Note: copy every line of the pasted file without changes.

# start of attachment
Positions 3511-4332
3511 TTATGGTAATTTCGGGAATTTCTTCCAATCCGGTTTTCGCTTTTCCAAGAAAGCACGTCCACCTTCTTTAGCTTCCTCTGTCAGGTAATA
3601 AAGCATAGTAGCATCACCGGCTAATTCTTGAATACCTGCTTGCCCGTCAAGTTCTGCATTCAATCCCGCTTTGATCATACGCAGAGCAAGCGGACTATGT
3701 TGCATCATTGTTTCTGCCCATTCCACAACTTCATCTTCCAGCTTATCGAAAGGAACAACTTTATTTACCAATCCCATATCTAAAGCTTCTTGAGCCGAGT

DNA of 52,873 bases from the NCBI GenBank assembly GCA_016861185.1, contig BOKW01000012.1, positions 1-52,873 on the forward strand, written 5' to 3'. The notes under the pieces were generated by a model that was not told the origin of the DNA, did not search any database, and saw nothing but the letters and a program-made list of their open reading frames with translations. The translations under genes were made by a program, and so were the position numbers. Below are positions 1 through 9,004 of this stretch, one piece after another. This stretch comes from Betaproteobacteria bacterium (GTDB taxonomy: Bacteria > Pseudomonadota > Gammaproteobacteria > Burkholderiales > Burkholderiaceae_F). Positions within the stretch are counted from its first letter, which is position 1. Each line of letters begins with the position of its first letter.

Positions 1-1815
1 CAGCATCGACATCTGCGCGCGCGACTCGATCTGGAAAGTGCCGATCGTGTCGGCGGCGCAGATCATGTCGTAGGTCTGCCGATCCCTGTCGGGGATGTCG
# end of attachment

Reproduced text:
Positions 3511-4332
3511 TTATGGTAATTTCGGGAATTTCTTCCAATCCGGTTTTCGCTTTTCCAAGAAAGCACGTCCACCTTCTTTAGCTTCCTCTGTCAGGTAATA
3601 AAGCATAGTAGCATCACCGGCTAATTCTTGAATACCTGCTTGCCCGTCAAGTTCTGCATTCAATCCCGCTTTGATCATACGCAGAGCAAGCGGACTATGT
3701 TGCATCATTGTTTCTGCCCATTCCACAACTTCATCTTCCAGCTTATCGAAAGGAACAACTTTATTTACCAATCCCATATCTAAAGCTTCTTGAGCCGAGT

DNA of 52,873 bases from the NCBI GenBank assembly GCA_016861185.1, contig BOKW01000012.1, positions 1-52,873 on the forward strand, written 5' to 3'. The notes under the pieces were generated by a model that was not told the origin of the DNA, did not search any database, and saw nothing but the letters and a program-made list of their open reading frames with translations. The translations under genes were made by a program, and so were the position numbers. Below are positions 1 through 9,004 of this stretch, one piece after another. This stretch comes from Betaproteobacteria bacterium (GTDB taxonomy: Bacteria > Pseudomonadota > Gammaproteobacteria > Burkholderiales > Burkholderiaceae_F). Positions within the stretch are counted from its first letter, which is position 1. Each line of letters begins with the position of its first letter.

Positions 1-1815
1 CAGCATCGACATCTGCGCGCGCGACTCGATCTGGAAAGTGCCGATCGTGTCGGCGGCGCAGATCATGTCGTAGGTCTGCCGATCCCTGTCGGGGATGTCG